Musa is a large genus of flowering plants that may produce either plantains or edible bananas. Species within this genus are commonly known as banana plants, edible bananas, plantain plants, and dessert bananas — but they are most often referred to as banana trees.
That’s because despite the fact that these are not woody plants at all, and their “trunks” consist of leaf stalks (and are therefore not technically trees at all), they do have the ability to grow as tall as many trees.
The Musa genus is one of three genera in the Musaceae family of huge herbaceous plants that often appear to be trees, due to the overlapping sheathes of their foliage.
Musa acuminata is one of the most famous species within the Musa genus, and it includes both wild banana plants and cultivars, which are often grown with seedless fruits to increase their appeal to consumers. There are, however, numerous species and cultivars, and we don’t want to highlight a single one. That’s because there’s a banana plant out there just waiting to slide into your life — if you live in the right climate, you can grow banana trees outdoors in your garden, but if not, much more compact varieties can also make for absolutely delightful houseplants.
If you are interested in getting yourself a banana plant, however, know what you are getting into. These are not exactly low-maintenance plants, but they’re worth the love and care you’ll offer them.
About Banana Plants
- Banana plants are often called banana trees (and we’ll be continuing the trend, despite the fact that it’s not scientifically accurate) for good reason — they’re among the largest herbaceous plants to grace the face of the Earth. When you really think about it, banana trees have an otherworldly, alien, appearance, so it probably won’t surprise you that the Musa genus has been around since prehistoric times! Just imagine the dinosaurs walking among them!
- Banana trees are native to the tropical regions of Africa and Asia, as well as Australia and Oceania (specifically New Guinea). They have been grown in any warmer region for centuries already, however, and in the United States, bananas are mainly cultivated outdoors in Florida and Hawaii. Most commercially-grown edible bananas come from Costa Rica, Colombia, Ecuador, Guatemala, and Honduras.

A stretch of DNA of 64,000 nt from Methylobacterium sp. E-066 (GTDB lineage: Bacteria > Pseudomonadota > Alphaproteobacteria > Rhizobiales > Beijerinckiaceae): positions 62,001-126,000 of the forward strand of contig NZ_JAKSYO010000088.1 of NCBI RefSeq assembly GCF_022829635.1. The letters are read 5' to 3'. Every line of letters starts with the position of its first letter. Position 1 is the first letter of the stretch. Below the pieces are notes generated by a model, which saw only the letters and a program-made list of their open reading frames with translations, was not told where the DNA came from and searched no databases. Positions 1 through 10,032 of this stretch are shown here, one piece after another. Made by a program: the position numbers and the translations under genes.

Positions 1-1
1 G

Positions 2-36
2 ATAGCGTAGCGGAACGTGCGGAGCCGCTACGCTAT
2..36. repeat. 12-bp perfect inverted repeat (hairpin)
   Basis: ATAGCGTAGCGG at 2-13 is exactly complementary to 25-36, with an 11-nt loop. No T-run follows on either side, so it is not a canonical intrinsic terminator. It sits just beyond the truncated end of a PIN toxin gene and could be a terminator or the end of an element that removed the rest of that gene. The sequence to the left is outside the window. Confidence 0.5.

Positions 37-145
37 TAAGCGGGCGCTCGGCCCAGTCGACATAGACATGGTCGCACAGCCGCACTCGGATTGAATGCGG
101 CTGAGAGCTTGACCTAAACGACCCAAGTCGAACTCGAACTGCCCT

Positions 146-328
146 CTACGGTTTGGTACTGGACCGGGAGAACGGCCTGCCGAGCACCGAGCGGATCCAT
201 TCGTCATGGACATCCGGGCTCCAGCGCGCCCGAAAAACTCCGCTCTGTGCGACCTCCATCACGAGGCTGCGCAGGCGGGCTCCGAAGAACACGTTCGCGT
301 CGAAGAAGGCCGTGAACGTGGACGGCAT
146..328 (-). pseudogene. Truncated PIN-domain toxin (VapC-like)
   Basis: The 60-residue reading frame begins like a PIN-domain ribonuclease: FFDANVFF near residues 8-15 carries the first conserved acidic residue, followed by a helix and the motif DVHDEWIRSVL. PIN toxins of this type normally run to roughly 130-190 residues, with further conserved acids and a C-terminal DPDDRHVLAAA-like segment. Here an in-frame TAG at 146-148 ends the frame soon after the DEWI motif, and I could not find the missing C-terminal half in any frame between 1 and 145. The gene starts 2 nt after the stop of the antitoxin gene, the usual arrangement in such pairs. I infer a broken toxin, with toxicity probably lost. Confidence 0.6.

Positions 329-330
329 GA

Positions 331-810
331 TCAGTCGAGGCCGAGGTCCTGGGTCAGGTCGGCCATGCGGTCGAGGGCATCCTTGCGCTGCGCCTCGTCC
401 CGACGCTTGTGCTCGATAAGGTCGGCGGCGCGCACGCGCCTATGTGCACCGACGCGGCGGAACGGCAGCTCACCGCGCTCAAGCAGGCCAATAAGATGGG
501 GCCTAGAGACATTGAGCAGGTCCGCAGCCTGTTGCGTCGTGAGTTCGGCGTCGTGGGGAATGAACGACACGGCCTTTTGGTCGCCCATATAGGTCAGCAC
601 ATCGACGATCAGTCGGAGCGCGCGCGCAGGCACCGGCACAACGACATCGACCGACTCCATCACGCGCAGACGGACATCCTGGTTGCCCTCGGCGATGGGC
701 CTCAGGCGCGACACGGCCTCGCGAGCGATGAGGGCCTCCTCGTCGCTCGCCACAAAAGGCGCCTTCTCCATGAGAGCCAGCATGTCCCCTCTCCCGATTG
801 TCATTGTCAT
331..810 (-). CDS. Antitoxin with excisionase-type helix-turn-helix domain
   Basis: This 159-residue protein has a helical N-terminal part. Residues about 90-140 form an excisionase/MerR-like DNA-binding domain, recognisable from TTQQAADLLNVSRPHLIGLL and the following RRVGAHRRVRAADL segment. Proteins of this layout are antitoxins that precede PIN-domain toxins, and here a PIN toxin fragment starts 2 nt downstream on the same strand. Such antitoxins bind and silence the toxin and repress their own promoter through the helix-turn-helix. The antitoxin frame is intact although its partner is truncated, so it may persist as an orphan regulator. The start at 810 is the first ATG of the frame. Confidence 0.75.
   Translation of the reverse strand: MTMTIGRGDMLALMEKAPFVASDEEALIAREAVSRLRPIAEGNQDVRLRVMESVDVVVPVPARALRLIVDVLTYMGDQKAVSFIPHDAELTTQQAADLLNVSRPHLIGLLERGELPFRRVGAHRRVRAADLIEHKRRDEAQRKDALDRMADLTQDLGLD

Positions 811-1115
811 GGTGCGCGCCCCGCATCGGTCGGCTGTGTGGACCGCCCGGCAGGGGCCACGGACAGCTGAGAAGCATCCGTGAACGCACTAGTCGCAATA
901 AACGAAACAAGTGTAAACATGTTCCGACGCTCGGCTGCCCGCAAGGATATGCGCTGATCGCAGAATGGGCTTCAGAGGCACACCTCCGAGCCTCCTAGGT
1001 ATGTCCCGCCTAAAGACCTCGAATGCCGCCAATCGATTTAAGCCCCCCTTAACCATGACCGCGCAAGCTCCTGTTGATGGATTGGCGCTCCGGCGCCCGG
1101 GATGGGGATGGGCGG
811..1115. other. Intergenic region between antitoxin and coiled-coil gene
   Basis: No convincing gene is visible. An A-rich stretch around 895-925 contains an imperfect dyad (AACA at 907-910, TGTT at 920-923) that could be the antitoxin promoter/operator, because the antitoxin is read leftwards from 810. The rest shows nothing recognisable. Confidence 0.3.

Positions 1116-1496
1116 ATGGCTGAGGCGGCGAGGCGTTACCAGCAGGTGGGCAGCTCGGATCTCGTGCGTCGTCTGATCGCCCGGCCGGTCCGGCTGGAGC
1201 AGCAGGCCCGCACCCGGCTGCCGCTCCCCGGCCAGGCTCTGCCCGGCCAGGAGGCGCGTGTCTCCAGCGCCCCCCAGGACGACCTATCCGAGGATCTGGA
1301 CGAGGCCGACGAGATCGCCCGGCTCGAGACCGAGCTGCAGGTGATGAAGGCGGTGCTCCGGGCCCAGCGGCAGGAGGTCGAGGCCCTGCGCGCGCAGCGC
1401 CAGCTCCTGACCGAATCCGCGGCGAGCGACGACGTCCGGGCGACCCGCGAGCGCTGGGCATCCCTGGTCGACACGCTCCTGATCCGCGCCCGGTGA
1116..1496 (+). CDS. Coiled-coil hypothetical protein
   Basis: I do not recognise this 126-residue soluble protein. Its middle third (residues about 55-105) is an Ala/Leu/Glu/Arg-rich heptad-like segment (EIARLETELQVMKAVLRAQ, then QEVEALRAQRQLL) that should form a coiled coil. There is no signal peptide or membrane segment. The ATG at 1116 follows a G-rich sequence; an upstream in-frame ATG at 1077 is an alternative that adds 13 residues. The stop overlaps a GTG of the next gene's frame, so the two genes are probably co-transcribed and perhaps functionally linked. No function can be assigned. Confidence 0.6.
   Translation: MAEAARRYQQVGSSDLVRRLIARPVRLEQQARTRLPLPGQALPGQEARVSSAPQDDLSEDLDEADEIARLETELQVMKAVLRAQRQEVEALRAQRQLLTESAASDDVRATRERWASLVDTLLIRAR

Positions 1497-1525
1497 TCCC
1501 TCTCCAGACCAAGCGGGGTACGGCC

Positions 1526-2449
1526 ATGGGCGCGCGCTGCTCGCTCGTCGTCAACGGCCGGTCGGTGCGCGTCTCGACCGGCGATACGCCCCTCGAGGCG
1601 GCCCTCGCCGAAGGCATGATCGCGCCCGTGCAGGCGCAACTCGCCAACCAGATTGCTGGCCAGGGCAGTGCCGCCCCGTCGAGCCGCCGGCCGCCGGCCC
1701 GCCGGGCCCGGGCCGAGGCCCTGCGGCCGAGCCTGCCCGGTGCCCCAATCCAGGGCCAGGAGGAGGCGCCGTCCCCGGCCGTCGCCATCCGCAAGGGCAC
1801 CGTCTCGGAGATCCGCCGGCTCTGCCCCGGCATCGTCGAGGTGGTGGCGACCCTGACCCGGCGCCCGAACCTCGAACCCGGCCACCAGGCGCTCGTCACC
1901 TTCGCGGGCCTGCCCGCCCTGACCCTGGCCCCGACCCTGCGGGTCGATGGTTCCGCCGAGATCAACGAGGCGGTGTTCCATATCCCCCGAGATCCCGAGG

- Banana plants are, of course, most famous for their edible fruits — but despite the widespread popularity of the banana, not many people know that these fruits are technically berries.
- The Cavendish banana, a subspecies of Musa acuminata, are the most popular, and (until recently, at least) likely the only banana you have ever eaten if you are from the United States, Europe, or the UK. Banana fruits are, however, diverse in size, shape, and color, and they absolutely don’t all look like the large, yellow, long fruits you see in supermarkets. Some are black, brown, green, or red in color, even when ripe. Many are much smaller than the supermarket variety, and when grown in the wild, the fleshy fruits have seeds.
- Different parts of the banana plant have medicinal properties. The fruits (bananas) are of course nutrient-rich, but you already know about this, so let’s skip to the interesting bit — the fibrous stem of the banana plant has been used to treat hypertension and the flowers are said to help with bronchitis.
- Banana leaves are not just exceptionally beautiful, they also make for a great organic food packaging tool in many countries where they grow abundantly, such as in India.
- The origins of the genus name Musa are a matter of debate — some say that the genus was named after Roman doctor Anontius Musa, while others speculate that the word comes from an ancient language in the territories of what is today New Guinea.
- Banana plants are vulnerable to a number of pests, including weevils, nematodes, thrips, and scarring beetles. They can also develop leaf spot, leaf streak, and the bacterial plant disease Moko disease.
- Gardeners with pets will be happy to learn that banana trees are not toxic to cats and dogs.
Banana Tree Features: An Overview
- Banana trees — Musa species — are large herbaceous plants that flower and produce fruits. They feature large and vibrant leaves that emerge from their upright stalks. Leaves also originate from the corms of the banana plant, giving the appearance of a more tree-like structure.